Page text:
jacob hornberger headshotFuture of Freedom Foundation, Opinion: The Trump-Kavanaugh Look-Alike Theory, Jacob G. Hornberger, right, Oct. 4, 2018. In deciding to go on the attack in the Kavanaugh confirmation debate by openly and publicly mocking Christine Blasey Ford at a political rally for purported “inconsistencies” in her testimony before the Senate Judiciary Committee, President Trump might not realize that he has created an enormous inconsistency in his own position.

Actually, “contradiction” would be a better word to use. Moreover, Trump might not realize that he has left his Supreme Court nominee, Brett Kavanaugh, hanging out on a limb all by himself.

Oct. 3

Washington Post, White House prepares to send new FBI report on Kavanaugh to Senate, Seung Min Kim, John Wagner and Josh Dawsey, Oct 3, 2018. The latest FBI probe updating the Supreme Court nominee’s background check was set to arrive Wednesday night on Capitol Hill, according to two people familiar with its release. White House officials have been briefed on the findings, they said. The developments came as Senate Democrats suggested that past FBI background checks of Brett M. Kavanaugh include evidence of inappropriate behavior.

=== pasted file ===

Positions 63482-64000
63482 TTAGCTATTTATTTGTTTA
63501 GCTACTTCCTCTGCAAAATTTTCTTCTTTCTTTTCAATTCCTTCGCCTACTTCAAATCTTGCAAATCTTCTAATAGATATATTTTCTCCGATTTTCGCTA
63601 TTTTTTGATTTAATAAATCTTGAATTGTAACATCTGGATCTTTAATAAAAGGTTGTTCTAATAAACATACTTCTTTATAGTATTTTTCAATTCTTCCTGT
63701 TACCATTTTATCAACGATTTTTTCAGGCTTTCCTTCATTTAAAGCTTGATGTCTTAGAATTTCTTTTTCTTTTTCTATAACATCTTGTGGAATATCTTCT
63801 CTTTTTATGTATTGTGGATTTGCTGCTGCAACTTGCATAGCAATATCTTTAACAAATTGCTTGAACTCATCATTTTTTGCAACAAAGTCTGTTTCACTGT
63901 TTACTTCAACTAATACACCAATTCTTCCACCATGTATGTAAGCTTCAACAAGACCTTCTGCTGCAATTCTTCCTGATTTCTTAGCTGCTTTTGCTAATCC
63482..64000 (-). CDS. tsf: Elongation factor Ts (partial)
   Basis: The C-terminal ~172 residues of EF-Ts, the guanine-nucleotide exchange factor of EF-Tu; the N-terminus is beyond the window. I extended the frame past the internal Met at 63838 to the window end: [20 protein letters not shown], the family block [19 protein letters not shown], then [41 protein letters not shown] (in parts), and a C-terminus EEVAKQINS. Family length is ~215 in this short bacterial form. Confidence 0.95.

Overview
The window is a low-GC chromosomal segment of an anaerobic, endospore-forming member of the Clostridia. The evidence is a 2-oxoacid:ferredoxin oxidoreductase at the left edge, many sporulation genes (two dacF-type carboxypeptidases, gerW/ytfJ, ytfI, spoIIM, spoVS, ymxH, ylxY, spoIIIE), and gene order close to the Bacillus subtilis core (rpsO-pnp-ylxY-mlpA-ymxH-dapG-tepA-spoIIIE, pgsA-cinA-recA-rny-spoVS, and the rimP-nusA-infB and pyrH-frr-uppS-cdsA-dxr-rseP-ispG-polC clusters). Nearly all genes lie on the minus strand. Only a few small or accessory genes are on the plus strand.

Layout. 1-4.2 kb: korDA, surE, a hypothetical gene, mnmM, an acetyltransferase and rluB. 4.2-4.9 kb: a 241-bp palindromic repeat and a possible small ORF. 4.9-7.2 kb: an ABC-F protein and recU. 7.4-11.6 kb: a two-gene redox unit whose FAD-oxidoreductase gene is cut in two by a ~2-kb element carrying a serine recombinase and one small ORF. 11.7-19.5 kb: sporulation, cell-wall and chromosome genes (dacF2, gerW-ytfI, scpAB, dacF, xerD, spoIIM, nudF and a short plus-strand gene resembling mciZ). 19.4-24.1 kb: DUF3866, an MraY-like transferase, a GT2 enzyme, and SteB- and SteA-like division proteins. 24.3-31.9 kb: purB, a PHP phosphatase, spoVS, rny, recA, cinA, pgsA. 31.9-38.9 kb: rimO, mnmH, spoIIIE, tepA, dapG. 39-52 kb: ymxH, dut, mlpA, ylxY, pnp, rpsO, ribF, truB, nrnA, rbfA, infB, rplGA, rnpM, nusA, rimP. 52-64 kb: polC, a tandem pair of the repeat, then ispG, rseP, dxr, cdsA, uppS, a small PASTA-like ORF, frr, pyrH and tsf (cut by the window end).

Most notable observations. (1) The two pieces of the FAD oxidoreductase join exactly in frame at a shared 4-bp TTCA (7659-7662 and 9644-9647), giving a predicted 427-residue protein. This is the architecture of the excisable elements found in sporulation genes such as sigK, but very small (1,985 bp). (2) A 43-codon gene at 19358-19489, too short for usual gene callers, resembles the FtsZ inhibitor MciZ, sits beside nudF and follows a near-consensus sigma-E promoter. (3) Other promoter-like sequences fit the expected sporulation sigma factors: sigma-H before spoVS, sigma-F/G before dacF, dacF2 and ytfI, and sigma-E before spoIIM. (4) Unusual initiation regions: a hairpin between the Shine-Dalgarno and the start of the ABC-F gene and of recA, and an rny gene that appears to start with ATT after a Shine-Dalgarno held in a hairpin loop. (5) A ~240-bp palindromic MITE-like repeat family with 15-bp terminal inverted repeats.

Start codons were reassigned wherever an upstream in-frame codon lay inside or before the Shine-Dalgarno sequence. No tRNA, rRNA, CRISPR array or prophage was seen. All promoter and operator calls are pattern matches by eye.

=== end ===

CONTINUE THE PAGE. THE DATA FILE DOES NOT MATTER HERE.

washington post logoWashington Post, As FBI check nears its end, probe appears to have been highly curtailed, Matt Zapotosky, Robert O'Harrow Jr., Tom Hamburger and Devlin Barrett, Oct 3, 2018.  The FBI has interviewed six witnesses and has not been allowed to probe the nominee's youthful drinking, opening it up to criticism over what some will view as a lackluster investigation.

ny times logoNew York Times, Opinion; 650 law professors: The Senate Should Not Confirm Kavanaugh, staff report, Oct. 3, 2018. The following letter will be presented to the United States Senate on Oct. 4. It will be updated as more signatures are received.